Q. What are my options for archival glass?
A. Use conservation glass with UV protection so your images won’t fade or discolor. Michaels stores also carry Conservation Masterpiece glass, which has an antireflective glaze. Plexiglas is a lightweight option that doesn’t break—that’s great for kids’ rooms or fragile originals.
Q. What matting should I use?
A. Use acid-free, buffered mat boards made from cotton rag. Don’t use paper mats made of regular wood pulp—they carry acids that can yellow and damage your item.
Q. What about sealing off the framed piece?
A. Instead of tape, use preservation corners to hold a piece in place, or mounting strips for larger pieces. Archival
backing board gives you more acid-free protection; use acid-free paper for a backing or dust cover. Never let tape touch your original. Acid-free tape is technically safe but can still damage your original. Never use duct tape, masking tape or Scotch tape: The residue will stain and discolor surfaces.
Q. What about the framing process?
A. Glass should never come in contact with your original because glass can trap moisture—the framed piece needs room to breathe. Use a mat or spacers to create a ¼-inch gap between the piece and the glass. With wood frames, use aluminum barrier tape on the inside of the frame to keep the wood’s acid away from the original. If you need to mount something 3-D, hand-stitch it into place with fishing line.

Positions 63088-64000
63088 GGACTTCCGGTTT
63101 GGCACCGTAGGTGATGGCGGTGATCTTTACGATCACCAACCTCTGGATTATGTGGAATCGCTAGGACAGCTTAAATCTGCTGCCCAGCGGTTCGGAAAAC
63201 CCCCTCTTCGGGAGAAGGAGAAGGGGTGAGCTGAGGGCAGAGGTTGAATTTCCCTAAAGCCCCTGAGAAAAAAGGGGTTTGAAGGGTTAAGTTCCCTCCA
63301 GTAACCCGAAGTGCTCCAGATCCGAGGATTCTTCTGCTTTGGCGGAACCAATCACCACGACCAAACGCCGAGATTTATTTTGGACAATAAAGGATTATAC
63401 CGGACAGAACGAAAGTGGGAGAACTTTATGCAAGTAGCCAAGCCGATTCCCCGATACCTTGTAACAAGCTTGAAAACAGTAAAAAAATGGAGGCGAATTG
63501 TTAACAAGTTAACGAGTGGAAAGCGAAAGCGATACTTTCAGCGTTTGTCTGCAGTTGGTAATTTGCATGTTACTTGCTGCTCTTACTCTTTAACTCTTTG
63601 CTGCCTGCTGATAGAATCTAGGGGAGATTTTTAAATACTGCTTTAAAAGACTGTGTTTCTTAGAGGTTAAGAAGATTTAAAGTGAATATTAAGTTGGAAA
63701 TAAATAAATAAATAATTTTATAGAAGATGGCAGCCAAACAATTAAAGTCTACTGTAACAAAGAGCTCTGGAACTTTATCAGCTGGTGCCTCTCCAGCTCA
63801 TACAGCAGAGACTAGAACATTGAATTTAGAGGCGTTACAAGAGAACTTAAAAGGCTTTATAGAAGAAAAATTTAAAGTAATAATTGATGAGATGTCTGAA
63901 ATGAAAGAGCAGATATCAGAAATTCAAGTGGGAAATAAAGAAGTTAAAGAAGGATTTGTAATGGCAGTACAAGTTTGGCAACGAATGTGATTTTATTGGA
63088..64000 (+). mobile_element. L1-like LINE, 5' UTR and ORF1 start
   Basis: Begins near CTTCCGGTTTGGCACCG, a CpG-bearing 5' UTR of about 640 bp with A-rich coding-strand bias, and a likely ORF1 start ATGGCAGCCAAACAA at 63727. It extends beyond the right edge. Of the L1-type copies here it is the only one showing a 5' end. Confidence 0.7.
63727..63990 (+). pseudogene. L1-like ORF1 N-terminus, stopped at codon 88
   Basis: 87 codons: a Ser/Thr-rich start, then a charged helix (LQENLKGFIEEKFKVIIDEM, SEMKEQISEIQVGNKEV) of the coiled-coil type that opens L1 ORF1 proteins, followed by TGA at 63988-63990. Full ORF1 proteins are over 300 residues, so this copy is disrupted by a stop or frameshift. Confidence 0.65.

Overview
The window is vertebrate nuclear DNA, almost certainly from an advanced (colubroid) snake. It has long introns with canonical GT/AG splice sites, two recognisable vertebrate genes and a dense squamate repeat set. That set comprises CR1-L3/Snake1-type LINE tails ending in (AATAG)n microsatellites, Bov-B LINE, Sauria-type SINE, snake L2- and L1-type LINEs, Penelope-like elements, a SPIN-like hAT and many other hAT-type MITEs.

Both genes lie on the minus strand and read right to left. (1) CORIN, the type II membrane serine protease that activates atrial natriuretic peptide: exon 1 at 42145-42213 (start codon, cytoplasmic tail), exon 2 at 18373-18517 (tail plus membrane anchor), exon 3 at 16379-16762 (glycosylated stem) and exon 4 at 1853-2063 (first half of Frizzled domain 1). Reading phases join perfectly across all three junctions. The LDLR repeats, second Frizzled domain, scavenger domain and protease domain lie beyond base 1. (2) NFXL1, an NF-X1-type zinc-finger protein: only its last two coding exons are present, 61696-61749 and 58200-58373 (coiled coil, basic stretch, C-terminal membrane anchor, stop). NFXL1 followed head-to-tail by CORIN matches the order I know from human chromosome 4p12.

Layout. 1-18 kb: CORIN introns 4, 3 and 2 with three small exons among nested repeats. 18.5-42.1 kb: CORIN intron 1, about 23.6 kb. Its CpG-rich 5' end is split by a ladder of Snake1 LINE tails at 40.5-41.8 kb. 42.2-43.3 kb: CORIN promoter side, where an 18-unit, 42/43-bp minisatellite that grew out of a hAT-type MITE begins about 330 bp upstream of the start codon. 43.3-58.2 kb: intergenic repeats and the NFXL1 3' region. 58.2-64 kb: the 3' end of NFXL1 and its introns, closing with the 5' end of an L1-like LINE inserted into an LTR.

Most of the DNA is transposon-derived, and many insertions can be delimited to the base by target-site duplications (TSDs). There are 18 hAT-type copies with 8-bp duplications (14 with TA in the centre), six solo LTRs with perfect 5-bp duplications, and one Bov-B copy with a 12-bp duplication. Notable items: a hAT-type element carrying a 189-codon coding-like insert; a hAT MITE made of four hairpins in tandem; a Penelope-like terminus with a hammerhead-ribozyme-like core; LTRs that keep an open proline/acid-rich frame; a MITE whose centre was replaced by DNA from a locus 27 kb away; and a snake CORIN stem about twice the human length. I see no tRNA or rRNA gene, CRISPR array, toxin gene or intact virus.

Q. How would you frame artwork or needlework?
A. You shouldn’t put matting over canvas; just use a spacer to separate the frame from the original. If there’s smoking in your house, consider putting glass over canvas. Leave a little extra room for surfaces with raised elements, such as needlework, by adding spacers.
Q. How can I tell if my piece was framed properly?
A. Take a peek inside. If you see cardboard or chipboard, take it right away to a framer. Those acidic boards will yellow your picture quickly. Look at the mats: The beveled edge should be white. If it’s yellow, that’s not gold—it’s acid!
Q. Should I unframe something myself?
Gaylord, (800) 962-9580, <www.gaylord.com>
If your original is too large for a flatbed scanner, send it to a service such as ScanDigital <www.scandigital.com>, which can scan your original in sections and digitally stitch the sections into a seamless image. Then print that file at a copy center or upload it to
Leila Cohoon » Leila’s Hair Museum <www.hairwork.com/leila>